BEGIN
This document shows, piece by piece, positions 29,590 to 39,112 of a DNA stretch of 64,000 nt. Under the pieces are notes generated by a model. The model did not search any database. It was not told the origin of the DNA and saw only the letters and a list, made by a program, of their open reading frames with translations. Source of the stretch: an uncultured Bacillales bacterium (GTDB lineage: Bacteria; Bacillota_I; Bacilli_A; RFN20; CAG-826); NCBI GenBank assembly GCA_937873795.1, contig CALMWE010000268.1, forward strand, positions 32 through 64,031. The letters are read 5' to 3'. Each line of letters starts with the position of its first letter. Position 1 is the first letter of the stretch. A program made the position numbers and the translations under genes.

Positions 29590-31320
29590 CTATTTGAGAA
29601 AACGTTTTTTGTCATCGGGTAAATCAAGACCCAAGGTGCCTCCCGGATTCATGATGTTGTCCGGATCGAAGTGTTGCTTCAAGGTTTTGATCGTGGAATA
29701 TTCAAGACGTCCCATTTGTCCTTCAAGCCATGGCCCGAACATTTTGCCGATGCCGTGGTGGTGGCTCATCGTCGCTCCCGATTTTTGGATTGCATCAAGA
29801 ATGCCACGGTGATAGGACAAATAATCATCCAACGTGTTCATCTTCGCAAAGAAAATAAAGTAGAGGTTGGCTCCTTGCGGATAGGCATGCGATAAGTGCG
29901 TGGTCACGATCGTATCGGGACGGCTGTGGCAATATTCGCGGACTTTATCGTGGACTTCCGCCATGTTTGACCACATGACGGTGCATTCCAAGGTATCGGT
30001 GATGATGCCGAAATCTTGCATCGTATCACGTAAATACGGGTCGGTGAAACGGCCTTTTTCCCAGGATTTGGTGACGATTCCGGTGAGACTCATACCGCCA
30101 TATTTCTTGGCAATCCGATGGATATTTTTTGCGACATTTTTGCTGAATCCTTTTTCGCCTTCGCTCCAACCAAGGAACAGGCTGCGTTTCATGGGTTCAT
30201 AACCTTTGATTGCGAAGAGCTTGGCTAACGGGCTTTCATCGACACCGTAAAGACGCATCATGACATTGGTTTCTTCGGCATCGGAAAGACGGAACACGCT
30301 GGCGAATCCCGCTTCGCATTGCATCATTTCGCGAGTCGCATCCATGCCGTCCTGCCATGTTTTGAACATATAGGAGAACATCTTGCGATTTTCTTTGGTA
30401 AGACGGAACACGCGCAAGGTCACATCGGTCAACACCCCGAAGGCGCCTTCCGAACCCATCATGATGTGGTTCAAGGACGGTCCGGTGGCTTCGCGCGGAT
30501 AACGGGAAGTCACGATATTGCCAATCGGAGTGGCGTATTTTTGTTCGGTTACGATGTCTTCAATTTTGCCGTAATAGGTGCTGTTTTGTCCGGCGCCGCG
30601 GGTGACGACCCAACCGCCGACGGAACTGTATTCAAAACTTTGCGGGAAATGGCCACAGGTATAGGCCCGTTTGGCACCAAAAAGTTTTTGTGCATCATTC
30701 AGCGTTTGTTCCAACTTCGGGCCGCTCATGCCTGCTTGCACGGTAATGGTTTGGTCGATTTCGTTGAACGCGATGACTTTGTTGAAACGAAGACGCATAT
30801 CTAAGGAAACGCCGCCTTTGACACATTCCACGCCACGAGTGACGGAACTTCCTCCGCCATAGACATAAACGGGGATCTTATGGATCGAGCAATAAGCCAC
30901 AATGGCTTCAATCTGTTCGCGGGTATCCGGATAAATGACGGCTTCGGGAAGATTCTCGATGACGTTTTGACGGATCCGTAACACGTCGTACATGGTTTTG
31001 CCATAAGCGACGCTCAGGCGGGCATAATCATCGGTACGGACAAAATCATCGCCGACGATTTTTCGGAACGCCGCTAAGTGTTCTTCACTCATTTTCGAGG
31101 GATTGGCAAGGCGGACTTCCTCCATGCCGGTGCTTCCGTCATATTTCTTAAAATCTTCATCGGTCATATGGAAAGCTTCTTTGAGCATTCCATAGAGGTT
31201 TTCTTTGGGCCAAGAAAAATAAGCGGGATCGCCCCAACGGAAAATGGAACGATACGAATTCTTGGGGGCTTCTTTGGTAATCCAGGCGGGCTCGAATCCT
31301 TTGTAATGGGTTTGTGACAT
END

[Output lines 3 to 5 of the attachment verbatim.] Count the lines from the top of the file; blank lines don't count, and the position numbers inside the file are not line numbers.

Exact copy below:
29590 CTATTTGAGAA
29601 AACGTTTTTTGTCATCGGGTAAATCAAGACCCAAGGTGCCTCCCGGATTCATGATGTTGTCCGGATCGAAGTGTTGCTTCAAGGTTTTGATCGTGGAATA
29701 TTCAAGACGTCCCATTTGTCCTTCAAGCCATGGCCCGAACATTTTGCCGATGCCGTGGTGGTGGCTCATCGTCGCTCCCGATTTTTGGATTGCATCAAGA